[rust-dev] write_str error

Mic mictadlo at gmail.com
Sun Apr 8 18:17:28 PDT 2012


Thank you it is working.

However, why does Rust require to write '[io::create, io::truncate]' and
not like in Python's node in open(filename, mode). The first argument is a
string containing the filename. The second argument is another string
containing a few characters describing the way in which the file will be
used. mode can be 'r' when the file will only be read, 'w' for only writing
(an existing file with the same name will be erased), and 'a' opens the
file for appending; any data written to the file is automatically added to
the end. 'r+' opens the file for both reading and writing. The mode
argument is optional; 'r' will be assumed if it’s omitted.

On Windows, 'b' appended to the mode opens the file in binary mode, so
there are also modes like 'rb', 'wb', and 'r+b'. Python on Windows makes a
distinction between text and binary files; the end-of-line characters in
text files are automatically altered slightly when data is read or written.
This behind-the-scenes modification to file data is fine for ASCII text
files, but it’ll corrupt binary data like that in JPEG or EXE files. Be
very careful to use binary mode when reading and writing such files. On
Unix, it doesn’t hurt to append a 'b' to the mode, so you can use it
platform-independently for all binary files.

On Mon, Apr 9, 2012 at 6:45 AM, Brian Anderson <banderson at mozilla.com>wrote:

> **
> On 04/07/2012 08:58 PM, Mic wrote:
>
> Hi,
> I am getting the following errors:
>
>  $ rustc csv_create.rs
> csv_create.rs:17:1: 17:14 error: attempted access of field write_str on
> type core::io::writer, but no public field or method with that name was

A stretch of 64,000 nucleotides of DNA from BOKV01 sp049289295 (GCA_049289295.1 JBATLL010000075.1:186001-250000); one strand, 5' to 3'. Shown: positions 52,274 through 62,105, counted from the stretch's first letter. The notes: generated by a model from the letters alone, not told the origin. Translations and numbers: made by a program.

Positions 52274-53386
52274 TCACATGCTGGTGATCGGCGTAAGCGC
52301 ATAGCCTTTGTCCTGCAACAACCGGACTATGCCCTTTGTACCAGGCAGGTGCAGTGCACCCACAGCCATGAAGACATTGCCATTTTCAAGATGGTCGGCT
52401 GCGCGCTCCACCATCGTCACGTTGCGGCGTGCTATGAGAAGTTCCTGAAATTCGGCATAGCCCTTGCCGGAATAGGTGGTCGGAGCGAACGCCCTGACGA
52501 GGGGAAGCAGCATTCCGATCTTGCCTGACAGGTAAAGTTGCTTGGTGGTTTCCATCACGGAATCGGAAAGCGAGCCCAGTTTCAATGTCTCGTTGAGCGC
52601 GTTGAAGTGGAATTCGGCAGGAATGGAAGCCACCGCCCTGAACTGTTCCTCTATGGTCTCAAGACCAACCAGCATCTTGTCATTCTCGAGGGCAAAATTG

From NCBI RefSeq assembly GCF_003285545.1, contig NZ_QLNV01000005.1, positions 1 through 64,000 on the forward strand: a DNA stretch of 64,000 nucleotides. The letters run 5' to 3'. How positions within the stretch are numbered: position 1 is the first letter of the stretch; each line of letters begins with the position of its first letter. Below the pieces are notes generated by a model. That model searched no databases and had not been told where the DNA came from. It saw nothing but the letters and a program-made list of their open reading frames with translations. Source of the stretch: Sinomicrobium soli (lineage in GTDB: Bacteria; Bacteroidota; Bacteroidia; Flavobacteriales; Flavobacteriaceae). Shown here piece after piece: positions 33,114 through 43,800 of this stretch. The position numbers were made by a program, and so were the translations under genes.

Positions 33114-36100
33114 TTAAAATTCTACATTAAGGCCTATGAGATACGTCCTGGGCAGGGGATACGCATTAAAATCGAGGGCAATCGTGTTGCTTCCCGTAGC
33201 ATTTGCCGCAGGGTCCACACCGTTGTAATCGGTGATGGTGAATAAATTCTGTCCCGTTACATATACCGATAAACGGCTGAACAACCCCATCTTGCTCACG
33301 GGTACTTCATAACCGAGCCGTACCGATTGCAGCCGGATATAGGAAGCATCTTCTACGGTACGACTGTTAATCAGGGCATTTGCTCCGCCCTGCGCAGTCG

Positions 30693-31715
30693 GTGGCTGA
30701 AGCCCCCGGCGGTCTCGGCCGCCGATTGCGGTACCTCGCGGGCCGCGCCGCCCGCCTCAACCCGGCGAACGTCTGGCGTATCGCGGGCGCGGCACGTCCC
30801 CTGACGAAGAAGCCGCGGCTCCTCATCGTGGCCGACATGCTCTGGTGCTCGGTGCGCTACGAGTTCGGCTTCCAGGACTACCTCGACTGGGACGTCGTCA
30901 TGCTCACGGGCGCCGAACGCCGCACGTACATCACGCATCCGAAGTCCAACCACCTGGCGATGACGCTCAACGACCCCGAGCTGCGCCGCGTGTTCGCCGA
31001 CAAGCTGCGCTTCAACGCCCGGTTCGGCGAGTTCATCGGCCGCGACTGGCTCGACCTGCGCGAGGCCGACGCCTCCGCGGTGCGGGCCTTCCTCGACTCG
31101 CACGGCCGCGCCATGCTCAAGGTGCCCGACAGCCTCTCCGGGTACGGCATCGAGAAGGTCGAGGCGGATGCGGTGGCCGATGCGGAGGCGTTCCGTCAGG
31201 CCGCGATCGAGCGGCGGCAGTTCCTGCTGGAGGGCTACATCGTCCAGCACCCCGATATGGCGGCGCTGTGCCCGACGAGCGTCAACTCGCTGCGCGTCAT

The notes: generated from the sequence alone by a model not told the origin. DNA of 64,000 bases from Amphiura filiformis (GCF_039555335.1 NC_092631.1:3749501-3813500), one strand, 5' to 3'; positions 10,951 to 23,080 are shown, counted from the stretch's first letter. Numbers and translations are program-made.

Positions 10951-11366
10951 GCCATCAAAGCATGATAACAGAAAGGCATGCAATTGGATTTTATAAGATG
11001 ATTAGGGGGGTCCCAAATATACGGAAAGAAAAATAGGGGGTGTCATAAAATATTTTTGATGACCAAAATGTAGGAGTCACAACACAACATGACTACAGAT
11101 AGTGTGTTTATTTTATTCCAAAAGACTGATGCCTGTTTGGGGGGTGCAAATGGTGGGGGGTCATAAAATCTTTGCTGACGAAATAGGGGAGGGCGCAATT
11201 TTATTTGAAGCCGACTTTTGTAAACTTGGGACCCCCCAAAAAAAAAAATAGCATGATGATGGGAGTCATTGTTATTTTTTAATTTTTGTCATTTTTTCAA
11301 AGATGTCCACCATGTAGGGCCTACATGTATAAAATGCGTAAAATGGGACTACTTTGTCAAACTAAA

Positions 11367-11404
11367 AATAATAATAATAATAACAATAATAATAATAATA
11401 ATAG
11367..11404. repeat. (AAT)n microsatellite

> found
> csv_create.rs:17        rdr.write_str("aaa, bbb,ccc ,
> ddd,eee,fff,ggg,hhh,iii,jjj,kkk,lll,mmm,nnn\n");
>                                   ^~~~~~~~~~~~~
>  csv_create.rs:17:1: 17:78 error: mismatched types: expected function or
> native function but found _|_
> csv_create.rs:17        rdr.write_str("aaa, bbb,ccc ,
> ddd,eee,fff,ggg,hhh,iii,jjj,kkk,lll,mmm,nnn\n");
>
> ^~~~~~~~~~~~~~~~~~~~~~~~~~~~~~~~~~~~~~~~~~~~~~~~~~~~~~~~~~~~~~~~~~~~~~~~~~~~~
>
>  with the following code:
>
>  import io::reader_util;
> import vec::map;
>
>  fn main(args: [str]) {
>
>      let r = io::file_writer("csv.csv" , [io::create, io::truncate]); //
> r is result<reader, err_str>
>      if result::is_failure(r) {
>         fail result::get_err(r);
>     }
>
>      let rdr = result::get(r);
>
>      let count = 0;
>     while true {
>
>          if count == 4000000 { break; }
>         rdr.write_str("aaa, bbb,ccc ,
> ddd,eee,fff,ggg,hhh,iii,jjj,kkk,lll,mmm,nnn\n");
>         count += 1;
>     }
>  }
>
>  What did I do wrong and would it possible to rewrite the while loop with
> for loop?
>
>
> I believe the problem is that you are using a writer type but have
> imported a reader impl. if you add an `import io::writer_util;` statement
> then it will get farther.
>
> The most concise way to write your while loop would be using
> `iter::repeat` which just executes a function a specific number of times,
> like `iter::repeat(4000000) {|| ... }`. Sadly `iter::repeat` can't be used
> in a for loop yet. Our iteration strategy still needs an overhaul to be
> compatible with `for`.
>
> -Brian
>
>
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